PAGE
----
Meal-planning has saved us from added stress during the work week. Brian and I have leaned into simplified diets, 20-minute prep work, and bulk meals. We’ve found that this makes us happy. It is a no-fuss way for us to spend more time together. We like trying different recipes and new flavors, especially when we’re slow-cooking on a Sunday for meals that can last through most of the week. Simple!
When you absolutely need a little pick-me-up to keep you motivated through the week, consider gifting yourself a mid-week treat. It doesn’t have to be anything extravagant (unless you prefer it to be!).
Pop in somewhere to see a matinée showing. Watch your favorite TV show. Enjoy dessert. Try a new restaurant. A mid-week treat can help us disconnect from a stressful work day.
Connect with Your Cheerleaders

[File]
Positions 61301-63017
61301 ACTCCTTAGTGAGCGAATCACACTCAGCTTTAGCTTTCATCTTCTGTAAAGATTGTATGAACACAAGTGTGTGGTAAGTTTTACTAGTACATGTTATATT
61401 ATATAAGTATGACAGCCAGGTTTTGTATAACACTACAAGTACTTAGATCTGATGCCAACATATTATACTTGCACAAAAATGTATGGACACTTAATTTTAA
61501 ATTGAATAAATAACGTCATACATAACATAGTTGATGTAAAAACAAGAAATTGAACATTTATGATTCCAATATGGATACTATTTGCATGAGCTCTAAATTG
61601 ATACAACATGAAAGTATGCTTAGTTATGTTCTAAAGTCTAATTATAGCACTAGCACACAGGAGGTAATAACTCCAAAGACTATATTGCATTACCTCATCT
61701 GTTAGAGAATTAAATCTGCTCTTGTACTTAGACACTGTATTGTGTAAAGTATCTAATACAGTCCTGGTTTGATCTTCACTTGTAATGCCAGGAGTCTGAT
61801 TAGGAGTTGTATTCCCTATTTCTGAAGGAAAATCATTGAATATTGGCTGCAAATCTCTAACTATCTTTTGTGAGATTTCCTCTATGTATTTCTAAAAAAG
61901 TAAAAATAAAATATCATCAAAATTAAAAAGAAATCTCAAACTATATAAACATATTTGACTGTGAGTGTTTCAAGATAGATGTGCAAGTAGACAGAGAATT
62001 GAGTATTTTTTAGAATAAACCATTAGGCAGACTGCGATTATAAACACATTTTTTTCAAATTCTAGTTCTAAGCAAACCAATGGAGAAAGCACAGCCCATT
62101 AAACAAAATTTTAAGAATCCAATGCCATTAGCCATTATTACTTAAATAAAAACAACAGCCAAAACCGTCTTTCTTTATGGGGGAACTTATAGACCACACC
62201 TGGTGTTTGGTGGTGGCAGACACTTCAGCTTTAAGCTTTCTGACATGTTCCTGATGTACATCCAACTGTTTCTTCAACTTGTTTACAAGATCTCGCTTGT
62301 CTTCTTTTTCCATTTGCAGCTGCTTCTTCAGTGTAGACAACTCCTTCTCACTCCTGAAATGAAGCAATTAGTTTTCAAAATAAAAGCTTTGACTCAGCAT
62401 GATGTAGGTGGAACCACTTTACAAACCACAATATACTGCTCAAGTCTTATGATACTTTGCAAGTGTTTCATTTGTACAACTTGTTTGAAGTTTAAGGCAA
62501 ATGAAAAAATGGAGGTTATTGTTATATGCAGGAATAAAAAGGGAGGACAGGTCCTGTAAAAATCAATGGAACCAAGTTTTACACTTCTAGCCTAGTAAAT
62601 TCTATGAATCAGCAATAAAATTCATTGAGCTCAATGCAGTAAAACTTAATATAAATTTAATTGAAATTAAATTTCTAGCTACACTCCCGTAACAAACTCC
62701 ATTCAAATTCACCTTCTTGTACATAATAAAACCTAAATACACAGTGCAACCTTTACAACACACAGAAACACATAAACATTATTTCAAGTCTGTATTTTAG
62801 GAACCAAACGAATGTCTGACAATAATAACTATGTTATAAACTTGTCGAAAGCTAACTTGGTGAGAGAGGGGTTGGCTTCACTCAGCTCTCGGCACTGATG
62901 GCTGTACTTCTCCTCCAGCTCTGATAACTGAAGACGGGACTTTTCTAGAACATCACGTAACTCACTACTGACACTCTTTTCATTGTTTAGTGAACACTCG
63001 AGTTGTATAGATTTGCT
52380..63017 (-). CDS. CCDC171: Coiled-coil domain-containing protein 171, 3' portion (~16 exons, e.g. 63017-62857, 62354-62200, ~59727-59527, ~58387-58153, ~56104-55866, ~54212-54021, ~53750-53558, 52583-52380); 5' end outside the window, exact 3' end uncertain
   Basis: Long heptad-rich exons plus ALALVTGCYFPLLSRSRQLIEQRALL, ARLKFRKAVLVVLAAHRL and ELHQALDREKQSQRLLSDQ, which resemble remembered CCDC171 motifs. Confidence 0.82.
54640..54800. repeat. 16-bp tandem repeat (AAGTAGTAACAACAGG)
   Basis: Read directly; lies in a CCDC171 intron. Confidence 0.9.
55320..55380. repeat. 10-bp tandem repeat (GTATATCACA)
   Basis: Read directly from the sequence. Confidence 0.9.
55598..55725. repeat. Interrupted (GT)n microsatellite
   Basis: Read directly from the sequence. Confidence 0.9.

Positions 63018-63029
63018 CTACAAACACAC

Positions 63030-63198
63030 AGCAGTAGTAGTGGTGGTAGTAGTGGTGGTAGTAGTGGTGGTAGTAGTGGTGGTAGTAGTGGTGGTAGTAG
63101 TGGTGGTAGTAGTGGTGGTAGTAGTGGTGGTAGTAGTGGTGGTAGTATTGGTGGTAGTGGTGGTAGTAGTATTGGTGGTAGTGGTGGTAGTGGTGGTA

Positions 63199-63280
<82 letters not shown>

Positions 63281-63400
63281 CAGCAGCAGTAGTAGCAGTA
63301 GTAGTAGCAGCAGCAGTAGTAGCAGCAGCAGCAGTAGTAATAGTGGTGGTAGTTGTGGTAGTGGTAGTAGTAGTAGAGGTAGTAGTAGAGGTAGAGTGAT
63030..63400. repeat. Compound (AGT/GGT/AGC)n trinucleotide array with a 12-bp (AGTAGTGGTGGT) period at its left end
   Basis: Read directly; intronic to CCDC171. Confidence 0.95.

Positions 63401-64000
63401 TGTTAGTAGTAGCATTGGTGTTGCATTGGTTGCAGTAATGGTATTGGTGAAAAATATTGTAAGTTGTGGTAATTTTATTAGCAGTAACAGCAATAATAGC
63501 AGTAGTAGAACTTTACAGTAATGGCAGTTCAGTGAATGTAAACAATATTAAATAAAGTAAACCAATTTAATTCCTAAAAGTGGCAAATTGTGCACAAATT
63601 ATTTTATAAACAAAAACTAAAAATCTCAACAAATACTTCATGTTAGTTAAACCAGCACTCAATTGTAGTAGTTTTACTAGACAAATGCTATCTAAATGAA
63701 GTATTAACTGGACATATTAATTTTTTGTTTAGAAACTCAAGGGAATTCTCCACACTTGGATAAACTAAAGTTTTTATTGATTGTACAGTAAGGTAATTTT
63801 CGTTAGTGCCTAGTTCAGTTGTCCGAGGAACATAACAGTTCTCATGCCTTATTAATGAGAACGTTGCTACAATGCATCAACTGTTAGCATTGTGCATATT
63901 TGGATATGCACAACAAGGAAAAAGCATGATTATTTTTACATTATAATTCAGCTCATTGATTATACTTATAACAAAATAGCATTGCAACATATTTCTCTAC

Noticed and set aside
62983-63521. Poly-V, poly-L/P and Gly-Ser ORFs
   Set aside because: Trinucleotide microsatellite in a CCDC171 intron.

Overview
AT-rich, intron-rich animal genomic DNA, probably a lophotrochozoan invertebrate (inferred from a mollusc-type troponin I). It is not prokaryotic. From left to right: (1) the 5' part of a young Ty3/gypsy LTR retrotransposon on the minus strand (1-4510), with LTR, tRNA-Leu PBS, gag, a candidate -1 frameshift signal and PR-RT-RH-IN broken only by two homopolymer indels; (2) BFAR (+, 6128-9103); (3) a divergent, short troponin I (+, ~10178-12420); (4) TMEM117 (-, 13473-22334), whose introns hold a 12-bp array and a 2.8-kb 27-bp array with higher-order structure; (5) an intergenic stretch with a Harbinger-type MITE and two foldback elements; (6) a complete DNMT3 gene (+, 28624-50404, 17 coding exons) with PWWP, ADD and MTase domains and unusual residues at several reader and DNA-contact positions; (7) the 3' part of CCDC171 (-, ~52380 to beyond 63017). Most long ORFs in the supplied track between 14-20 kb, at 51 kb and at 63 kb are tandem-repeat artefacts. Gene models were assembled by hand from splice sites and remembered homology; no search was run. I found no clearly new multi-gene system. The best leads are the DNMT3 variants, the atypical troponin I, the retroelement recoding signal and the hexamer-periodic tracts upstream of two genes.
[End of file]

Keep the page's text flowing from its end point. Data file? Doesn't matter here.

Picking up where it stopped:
You know those people who love you and cheer you on? Reach out to them when you’re struggling. Whether it’s a quick update or a vent session, connecting with your support group will help you feel less pressured and less isolated. Work matters, but it’s not the most important part of life.
Begin & End Your Day with Gratitude
The most straightforward way to snap out of a bad attitude is to think positively. No one wants to be around a grouch. Hopefully, you’d prefer not to be a seething, miserable person, either! Choose to be grateful.
There are so many little things to be grateful for every single day. Waking up to a new beginning. The first sip of coffee. A hot shower. Jot down your list. Reflect on it in the mornings.
At the end of the day, think about your highs. Talk about them, write them down, and reflect on them. Despite crazy days or weeks, you will have little moments of gratitude and joy. You just have to choose to see them.